Prudential Plc <2378.HK> halted trading in its Hong Kong listed shares on Friday as the British insurer sought to cut the $35.5 billion price tag it originally negotiated for AIG Inc's main Asian assets.
Prudential is trying to lower the price of the planned deal to purchase American International Assurance (AIA) amid rising pressure from investors, a source familiar with the situation said on Thursday.
Prudential in Hong Kong declined to comment on the reason for the suspension in trading, but the company was likely to issue a clarification statement to the HK exchange in the due course, one source told Reuters.
Any change to the price should reflect integration risks that Prudential will face, said Patricia Cheng, an analyst with CLSA.
Prudential's target, to triple AIA's new business value by 2013, looks too aggressive, she said. The price can't be based on this target. But the price can't get much lower either. Investors have an idea of these integration risks and I don't think they are likely to agree to the deal.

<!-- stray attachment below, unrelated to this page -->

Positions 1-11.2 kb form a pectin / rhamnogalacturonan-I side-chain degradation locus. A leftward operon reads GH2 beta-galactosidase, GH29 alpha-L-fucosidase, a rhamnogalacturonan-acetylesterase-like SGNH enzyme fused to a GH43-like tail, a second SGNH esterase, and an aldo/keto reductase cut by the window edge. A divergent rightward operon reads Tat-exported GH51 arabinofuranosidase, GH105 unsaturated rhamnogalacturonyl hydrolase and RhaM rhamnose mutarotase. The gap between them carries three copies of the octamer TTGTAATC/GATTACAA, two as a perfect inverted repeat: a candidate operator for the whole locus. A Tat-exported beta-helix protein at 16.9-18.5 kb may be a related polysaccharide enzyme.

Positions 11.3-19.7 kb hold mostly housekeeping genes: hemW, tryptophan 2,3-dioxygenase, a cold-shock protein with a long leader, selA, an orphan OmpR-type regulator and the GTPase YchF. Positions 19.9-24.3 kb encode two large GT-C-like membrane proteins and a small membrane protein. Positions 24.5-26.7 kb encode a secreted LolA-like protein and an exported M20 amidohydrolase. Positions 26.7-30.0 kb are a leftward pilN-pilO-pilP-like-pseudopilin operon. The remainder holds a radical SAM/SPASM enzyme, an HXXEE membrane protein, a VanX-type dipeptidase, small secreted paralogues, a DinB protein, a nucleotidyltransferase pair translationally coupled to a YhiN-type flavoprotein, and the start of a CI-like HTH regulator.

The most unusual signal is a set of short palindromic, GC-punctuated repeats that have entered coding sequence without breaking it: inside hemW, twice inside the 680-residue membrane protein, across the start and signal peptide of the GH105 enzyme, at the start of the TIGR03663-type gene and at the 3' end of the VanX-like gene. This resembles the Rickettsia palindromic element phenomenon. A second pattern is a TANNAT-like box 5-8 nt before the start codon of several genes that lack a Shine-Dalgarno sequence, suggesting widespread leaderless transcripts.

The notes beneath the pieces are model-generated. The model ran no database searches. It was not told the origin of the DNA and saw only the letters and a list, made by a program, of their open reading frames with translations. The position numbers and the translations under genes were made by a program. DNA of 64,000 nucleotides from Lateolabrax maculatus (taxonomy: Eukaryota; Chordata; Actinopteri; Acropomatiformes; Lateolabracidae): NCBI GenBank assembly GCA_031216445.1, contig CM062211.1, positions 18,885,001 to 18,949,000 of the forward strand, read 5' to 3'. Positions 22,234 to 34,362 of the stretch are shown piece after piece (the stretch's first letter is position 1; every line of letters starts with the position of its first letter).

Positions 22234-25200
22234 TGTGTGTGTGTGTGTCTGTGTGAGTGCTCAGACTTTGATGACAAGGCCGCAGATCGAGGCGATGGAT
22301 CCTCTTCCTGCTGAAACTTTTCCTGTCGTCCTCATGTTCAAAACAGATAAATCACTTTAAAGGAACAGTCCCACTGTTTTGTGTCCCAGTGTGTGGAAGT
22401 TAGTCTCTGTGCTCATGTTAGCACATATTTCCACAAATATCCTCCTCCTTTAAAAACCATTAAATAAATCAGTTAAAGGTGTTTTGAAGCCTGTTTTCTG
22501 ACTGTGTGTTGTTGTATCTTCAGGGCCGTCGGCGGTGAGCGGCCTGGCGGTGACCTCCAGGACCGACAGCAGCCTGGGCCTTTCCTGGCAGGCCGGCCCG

Prudential agreed in March to buy AIA -- the insurance sector's biggest deal ever -- helping the bailed-out American International Group repay a large part of the debt it owes to taxpayers.
Technically, the price can be negotiated up or down, but the question is whether there is the will to do so, said one person with knowledge of the matter, asking not to be identified as the discussions were confidential.
The company hopes to get the price tag for AIA down to as low as $30 billion, the Financial Times reported, citing people familiar with the situation.
Bernstein Research analyst Toby Langley said a $5 billion reduction in the price would make the deal earnings neutral to Prudential by 2013/14.
A cut of $3.5 billion would see earnings dilution of 5 percent in 2013 with neutrality in 2015, he said in a note.
Prudential's London listed shares rose almost 7 percent on Thursday on market talk it may call off the deal or fail to get the required 75 percent shareholder approval to get it done.
Prudential's bold and ambitious move to transform itself into the dominant Asian insurer will be put to shareholders vote on June 7. Ahead of that, an influential voting adviser, RiskMetrics, has told investors to vote against the deal.
AIG's majority owner, the U.S. Treasury, has maintained that a viable option is to return to an initial public offering plan is was pursuing before Prudential's bid.
AIG had quashed that plan in favor of the Prudential deal, but there was serious misgivings about the deal among AIA staff and CEO Mark Wilson had threatened to quit if the deal had progressed, FT reported earlier this week. (Additional reporting by Jimmy Tsim and Vikram Subhedar; Writing by Doug Young, Editing by Jonathan Hopfner and Lincoln Feast)